I've been thinking about the main question in the original post on and off for a few days. All of my efforts have been in the direction of finding enough examples to prove a super-linear lower bound, following Misha's suggestion to use hyperbolic volume. This hasn't worked yet - the problem appears to be tricky! In any case, here is the most appealing of the constructions.

Stick braids

Let $x, y, z$ be the usual coordinates on $\mathbb{R}^3$. Let $D$ be the unit disk in the plane $z = 0$ and let $E$ be the unit disk in the plane $z = 1$. Suppose that $\{a_i\}_1^n \subset D$ is a collection of points. Let $b_i$ be the point in $E$ with the same $x$ and $y$ coordinates as $a_i$. Suppose that $\sigma \in \Sigma_n$ is a permutation. Let $B = B(a, \sigma)$ be the collection of line segments where the $i$'th segment has endpoints $a_i$ and $b_{\sigma(i)}$. If the segments are pairwise disjoint then we call $B$ a stick braid.

It follows that the braid closure of $B$ is a link with stick number at most $5n$. As a concrete example, the $(p,q)$-torus knot can be obtained by placing the points $a_i$ at the $p$'th roots of unity, taking $\sigma(i) = i + q$, modulo $p$, and taking a braid closure.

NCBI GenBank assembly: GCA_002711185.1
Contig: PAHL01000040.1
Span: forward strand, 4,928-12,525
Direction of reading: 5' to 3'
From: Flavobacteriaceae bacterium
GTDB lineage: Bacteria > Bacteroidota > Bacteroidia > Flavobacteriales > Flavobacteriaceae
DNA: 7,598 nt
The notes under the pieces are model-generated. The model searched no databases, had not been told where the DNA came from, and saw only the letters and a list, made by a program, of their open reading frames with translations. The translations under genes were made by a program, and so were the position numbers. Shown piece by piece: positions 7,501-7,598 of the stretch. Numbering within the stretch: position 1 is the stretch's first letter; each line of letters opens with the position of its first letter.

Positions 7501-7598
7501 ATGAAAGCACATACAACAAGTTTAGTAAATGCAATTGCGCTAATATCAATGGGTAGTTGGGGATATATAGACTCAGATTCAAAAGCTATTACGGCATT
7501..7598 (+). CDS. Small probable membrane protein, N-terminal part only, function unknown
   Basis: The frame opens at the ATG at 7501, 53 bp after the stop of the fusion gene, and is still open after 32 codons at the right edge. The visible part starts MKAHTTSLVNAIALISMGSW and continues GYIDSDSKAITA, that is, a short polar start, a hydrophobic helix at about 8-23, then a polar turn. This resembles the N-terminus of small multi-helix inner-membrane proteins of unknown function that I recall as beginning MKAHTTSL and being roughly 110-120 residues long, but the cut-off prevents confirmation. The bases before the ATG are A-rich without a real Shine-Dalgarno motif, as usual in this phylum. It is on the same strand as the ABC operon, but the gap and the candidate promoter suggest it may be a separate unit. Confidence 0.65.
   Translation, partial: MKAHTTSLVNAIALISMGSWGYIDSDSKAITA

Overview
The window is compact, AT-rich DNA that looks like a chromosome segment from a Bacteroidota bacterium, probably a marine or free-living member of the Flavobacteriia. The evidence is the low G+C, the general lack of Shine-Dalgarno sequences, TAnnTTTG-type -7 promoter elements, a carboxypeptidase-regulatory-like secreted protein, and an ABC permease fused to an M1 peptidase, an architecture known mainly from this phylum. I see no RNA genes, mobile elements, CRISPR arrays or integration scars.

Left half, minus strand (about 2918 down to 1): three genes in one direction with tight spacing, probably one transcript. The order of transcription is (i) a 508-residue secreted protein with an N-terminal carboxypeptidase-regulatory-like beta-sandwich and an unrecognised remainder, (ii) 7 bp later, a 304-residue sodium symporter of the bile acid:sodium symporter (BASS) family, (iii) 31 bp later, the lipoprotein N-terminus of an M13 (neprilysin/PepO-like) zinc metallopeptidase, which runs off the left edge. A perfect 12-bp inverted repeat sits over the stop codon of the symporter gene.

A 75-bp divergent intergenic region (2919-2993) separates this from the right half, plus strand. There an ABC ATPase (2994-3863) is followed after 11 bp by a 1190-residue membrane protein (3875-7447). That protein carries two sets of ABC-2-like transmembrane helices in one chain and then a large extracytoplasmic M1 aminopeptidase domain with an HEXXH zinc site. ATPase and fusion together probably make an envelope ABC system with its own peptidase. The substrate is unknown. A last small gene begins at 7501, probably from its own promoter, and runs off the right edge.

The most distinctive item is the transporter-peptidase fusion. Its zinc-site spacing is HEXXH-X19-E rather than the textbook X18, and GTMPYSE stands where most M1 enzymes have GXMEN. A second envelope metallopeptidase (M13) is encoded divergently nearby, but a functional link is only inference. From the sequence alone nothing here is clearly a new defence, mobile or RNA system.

Hyperbolic volume

Now we must use the Euclidean geometry of the braid $B$ to draw conclusions about the hyperbolic volume of the braid closure. Consider the unit disk $D_t$ in the plane $z = t$. As $t$ varies from $0$ to $1$, the points of intersection $D_t \cap B = \{a_i^t\}$ move along straight lines at speeds depending on the slope of the $i$'th strand. Here is a lie: when two points $a_i^t$ and $a_j^t$ come much closer to each other than they are to any of the other points, then there is a definite contribution to hyperbolic volume. Making this precise (ie, actually true) and then finding a braid $B$ that arranges superlinearly many such meetings would give the desired lower bound.

One way to do this would be to take $n$ sufficently large, $\epsilon$ correspondingly small, and take the points $a_i$ to be a generic $\epsilon$--net in $D$. Choose $\sigma$ to be a random permutation. Let $B = B(a, \sigma)$. Take the braid closure and plug everything into SnapPy. I've not tried to do this yet, but it would at least give some data...

Edit

Before writing the above, I had the idea of generating a random stick knot using outer billiards -- namely, let $P$ and $Q$ be concentric spheres and build a knot by taking segments tangent to $Q$ with endpoints on $P$. This has the virtue that when $Q$ has smallish radius, the expected crossing number will be quadratic. But it seems easier to estimate volume using the braid construction, and it is volume that really matters to us.

And then... after all this thinking, I started poking randomly around the web and found O'Rourke's question on our very own MO. O'Rourke gives a very simple model for random stick knots: just bounce around in a sphere. Thurston says that SnapPea says suggests that the expected volume grows as $n^{3/2}$.